Fourth-generation funeral director Patrick Kearns has seen a lot in his 25 years working around death. But nothing, he says, compares with the intensity of what he’s experienced during the COVID-19 pandemic.
Patrick and his brother-in-law Paul Kearns-Stanley are partners in a family funeral business that has been operating in New York City since 1900.
“I do think of it like a wave that hit us,” says Paul. “You don’t see it coming. It knocks you over, you get tossed and you’re trying to figure out which way is up.”
At their funeral home in Queens, that wave first hit at the beginning of April. Patrick describes suddenly taking in 100 funerals during a stretch of time when 15 would have been normal, and it was months before that pace let up. The result was consecutive 14-hour work days and sleepless nights.
The phone rang continuously, they say, and despite their best efforts, it was impossible to return all the messages. But Patrick remembers the calls that were most jarring.
“The people that called saying, ‘Can you help me? I’ve called 30 funeral homes.’ And then I listened to the voices and could tell, this is a 25-year-old kid on the other end of the line. They have to make funeral arrangements for their parents because one is deceased and the other is on a respirator, and they’re lost,” says Patrick. “It weighs heavy on you.”
It wasn’t immediately clear how they should respond to the new reality of death during the pandemic. They had heard of other funeral homes not allowing families to see the bodies of their loved ones.
But after years of honing safety practices, including during the AIDS epidemic, they decided it was a service they had to offer.
“There was a fear of whether you could contract COVID from the bodies,” says Patrick. “But this is what we do. We’re undertakers, we’re funeral directors, we’re embalmers.”
He recalls the first funeral he directed after the Centers for Disease Control issued guidance against large group gatherings. It was for a man who was active in the Knights of Columbus, a Catholic fraternal service organization.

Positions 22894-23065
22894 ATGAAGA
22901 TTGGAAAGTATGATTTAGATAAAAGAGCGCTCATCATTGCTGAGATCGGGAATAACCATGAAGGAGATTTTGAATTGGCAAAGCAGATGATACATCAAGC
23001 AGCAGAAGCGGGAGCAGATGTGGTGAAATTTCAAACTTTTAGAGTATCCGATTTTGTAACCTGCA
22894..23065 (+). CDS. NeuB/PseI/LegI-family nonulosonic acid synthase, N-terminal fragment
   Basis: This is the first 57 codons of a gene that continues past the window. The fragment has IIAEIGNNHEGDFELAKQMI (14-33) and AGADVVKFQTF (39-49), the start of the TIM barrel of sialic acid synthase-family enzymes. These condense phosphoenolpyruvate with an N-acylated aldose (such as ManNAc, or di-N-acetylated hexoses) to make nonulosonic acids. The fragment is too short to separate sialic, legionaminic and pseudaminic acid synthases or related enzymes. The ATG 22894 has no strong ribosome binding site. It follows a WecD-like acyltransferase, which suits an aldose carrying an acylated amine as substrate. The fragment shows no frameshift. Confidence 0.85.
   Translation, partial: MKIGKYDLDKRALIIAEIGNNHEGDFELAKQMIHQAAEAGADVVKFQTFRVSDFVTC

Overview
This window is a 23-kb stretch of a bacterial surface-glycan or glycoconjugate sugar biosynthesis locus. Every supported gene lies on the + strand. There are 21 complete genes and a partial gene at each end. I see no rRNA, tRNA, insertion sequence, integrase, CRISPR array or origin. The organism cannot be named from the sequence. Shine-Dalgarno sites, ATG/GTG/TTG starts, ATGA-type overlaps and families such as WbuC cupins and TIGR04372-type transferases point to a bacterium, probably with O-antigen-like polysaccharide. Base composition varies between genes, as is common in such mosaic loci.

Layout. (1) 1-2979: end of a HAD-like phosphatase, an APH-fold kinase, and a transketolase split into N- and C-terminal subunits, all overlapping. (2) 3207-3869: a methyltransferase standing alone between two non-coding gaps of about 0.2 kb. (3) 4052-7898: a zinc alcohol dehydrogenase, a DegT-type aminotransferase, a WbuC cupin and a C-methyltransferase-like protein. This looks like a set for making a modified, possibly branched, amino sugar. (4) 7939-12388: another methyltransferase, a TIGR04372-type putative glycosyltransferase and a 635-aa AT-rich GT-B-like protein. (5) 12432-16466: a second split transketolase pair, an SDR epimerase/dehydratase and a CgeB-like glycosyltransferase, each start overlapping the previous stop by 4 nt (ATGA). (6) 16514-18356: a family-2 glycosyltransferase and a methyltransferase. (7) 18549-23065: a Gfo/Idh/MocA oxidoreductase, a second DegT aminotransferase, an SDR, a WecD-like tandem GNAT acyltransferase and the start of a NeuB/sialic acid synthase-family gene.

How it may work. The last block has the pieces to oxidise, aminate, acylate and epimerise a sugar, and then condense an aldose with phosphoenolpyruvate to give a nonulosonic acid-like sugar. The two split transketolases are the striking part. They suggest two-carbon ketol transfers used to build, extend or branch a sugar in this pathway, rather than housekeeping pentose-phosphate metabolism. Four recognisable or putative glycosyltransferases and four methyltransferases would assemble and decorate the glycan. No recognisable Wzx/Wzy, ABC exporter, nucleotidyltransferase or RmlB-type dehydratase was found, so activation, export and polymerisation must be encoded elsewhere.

“It would have been one of these wakes that would have had people coming and going and now it’s six people. … It’s the widow and a couple of her grandkids and her children. And she’s in her 70s. She can’t hug her grandkids as they’re there to bury their grandfather,” says Patrick.
“Then at the cemetery again we need to stand 50 feet away from a hole in the ground, all six feet apart,” he continues. “And then to watch her wave to everyone from a distance and get in a car and go. I felt like — I don’t want to direct another funeral again.”
Patrick and Paul both describe the difficulty of the deaths and the curtailed grieving rituals. Paul says he worries the intimacy of their work may be lost for good.
“I’ve always said, if you really want to get to know a person, make a funeral arrangement with them. The amount of trust they put in you. They tell you about the workings of their family, the good sides, the bad sides. They tell you about the nuts and bolts of their family, how it works. I’ve missed that,” says Paul. “And I’m afraid that that is going to somehow not come back, to a degree anyway.”
The intensity of the spring has receded a bit as New York City has brought the spread of COVID-19 better under control. But Patrick and Paul say the days are still long as they play catch up, and as they look ahead toward preparing for the fall and a potential second wave.
“I am worried about what comes next,” says Patrick. “I do believe what we’re doing is important and we need to be doing it, but it’s definitely been a difficult ride.”
This story was produced by NPR’s Jessica Deahl and Joe Richman of Radio Diaries. It was edited by Deborah George, Ben Shapiro, Sarah Kate Kramer and Nellie Gilles.